Gorode added, “we want to ensure that every patient gets the testing they need, while creating a safe environment for our staff and all of our patients.”

Executive Director of Labcorp Dr. Brian Caveney told CNN last week that “so far we have not received blood from patients with suspected monkeypox,” but that the company is reviewing its policy and that “may change.”

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Caveney, the company’s president of diagnostics, said Labcorp is “trying to make sure our workforce is safe, but we’re also trying to make sure we’re taking care of our customers when we develop appropriate health and safety regulations and policies.”

“(Monkey pox) is new — nobody knew what it was — some nurses and doctors were afraid of it. Some of our phlebotomists were afraid of it,” he said.

But the head of a group of phlebotomists said they need not fear as long as they take standard precautions.

Diane Crawford, CEO of the National Phlebotomy Association, said she is “dismayed” that labs are allowing phlebotomists to refuse to draw blood from patients with suspected or confirmed monkeypox.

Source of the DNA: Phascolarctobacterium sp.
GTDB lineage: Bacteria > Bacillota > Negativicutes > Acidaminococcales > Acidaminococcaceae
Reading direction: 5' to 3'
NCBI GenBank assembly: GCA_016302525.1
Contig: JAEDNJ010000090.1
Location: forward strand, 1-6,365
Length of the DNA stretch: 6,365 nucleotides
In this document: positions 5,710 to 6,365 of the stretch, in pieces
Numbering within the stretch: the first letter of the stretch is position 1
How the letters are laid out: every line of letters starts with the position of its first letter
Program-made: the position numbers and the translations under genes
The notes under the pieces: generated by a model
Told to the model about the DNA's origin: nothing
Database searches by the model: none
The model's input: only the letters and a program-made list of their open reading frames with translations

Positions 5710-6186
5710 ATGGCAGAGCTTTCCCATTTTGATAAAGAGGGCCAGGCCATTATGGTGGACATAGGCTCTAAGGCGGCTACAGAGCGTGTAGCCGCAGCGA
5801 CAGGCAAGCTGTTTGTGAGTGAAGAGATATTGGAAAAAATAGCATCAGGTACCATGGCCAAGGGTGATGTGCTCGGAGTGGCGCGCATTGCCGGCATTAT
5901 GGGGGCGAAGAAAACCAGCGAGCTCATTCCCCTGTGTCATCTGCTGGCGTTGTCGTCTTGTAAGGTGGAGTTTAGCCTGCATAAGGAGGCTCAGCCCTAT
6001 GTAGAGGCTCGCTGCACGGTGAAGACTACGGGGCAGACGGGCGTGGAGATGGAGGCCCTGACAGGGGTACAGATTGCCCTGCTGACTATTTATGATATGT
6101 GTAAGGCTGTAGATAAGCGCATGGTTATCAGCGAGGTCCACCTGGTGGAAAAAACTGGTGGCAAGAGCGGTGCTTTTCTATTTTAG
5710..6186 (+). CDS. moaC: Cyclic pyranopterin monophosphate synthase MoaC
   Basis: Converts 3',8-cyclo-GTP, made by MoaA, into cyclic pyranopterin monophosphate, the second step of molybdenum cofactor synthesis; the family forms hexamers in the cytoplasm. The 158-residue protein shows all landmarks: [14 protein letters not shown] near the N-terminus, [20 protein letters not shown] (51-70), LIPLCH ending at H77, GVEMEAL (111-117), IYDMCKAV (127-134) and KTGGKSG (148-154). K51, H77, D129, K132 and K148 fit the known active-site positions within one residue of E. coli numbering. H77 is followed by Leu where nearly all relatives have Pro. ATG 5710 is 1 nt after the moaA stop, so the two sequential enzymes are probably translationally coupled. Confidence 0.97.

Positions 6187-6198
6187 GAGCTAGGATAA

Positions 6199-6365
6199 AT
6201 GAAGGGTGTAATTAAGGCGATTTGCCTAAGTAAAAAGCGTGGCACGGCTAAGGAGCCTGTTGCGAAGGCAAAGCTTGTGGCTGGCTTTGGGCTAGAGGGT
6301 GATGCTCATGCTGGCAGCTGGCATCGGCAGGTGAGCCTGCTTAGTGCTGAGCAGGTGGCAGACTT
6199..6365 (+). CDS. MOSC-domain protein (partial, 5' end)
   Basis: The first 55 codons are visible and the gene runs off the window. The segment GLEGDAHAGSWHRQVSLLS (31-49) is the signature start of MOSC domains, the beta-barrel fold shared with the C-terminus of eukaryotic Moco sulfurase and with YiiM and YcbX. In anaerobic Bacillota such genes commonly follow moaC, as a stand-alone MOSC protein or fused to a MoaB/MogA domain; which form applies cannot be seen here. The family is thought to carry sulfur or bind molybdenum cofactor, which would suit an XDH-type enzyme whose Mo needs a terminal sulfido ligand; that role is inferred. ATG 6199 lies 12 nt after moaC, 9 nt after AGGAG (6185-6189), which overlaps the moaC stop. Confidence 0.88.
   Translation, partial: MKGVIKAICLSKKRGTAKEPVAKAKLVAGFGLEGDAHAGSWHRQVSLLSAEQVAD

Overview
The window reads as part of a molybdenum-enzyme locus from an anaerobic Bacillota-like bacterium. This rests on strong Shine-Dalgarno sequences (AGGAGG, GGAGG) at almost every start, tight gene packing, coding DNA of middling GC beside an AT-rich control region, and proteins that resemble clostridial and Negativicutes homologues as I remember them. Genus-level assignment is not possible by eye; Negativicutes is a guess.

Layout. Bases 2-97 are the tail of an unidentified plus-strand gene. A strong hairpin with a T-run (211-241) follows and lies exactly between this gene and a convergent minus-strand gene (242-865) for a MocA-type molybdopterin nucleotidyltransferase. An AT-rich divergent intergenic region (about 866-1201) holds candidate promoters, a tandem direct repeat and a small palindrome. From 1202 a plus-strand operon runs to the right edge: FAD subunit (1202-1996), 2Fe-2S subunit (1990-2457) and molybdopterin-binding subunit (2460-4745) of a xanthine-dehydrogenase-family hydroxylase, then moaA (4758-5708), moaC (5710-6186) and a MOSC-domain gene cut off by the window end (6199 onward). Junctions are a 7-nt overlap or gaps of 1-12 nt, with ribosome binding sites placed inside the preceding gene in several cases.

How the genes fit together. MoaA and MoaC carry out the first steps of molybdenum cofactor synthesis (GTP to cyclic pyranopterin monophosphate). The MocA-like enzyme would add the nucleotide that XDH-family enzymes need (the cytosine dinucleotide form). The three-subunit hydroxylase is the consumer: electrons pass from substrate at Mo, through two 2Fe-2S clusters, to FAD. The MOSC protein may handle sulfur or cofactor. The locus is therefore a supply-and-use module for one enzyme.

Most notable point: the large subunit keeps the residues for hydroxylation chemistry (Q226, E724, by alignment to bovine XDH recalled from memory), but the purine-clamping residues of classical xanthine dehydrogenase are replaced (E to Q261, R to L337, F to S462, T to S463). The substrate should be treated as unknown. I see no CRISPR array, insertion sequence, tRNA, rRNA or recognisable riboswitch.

“It’s a problem. It’s like a doctor refusing to take care of a patient,” he says.

CDC calls for more education

Kaplan, the bioethicist, questioned why Quest and Labcorp were working on guidelines for their phlebotomists more than two months ago when the first case of monkeypox appeared in the United States.

“It should have been done long ago,” he said.

Kaplan said the CDC needs to do more to educate phlebotomists beyond pages on its website.

“They need an education program (for phlebotomists) and not just instruction. That’s very important,” he said.

He said education about standard safety precautions should help phlebotomists feel more comfortable collecting samples from these patients.

“I don’t want you to get sick, leave or start a new job, which would compromise the availability of these services,” he said. “And we’re committed to making their work as safe and risk-free as possible, and that goes beyond information on websites.”

But Kaplan added, eventually, phlebotomists must draw blood from people who have or have had monkeypox.

“We want you to do it, it’s important to help control the epidemic, and it’s a risk factor that you’re signing up for,” he said.

CNN’s Nadia Kounang contributed to this report.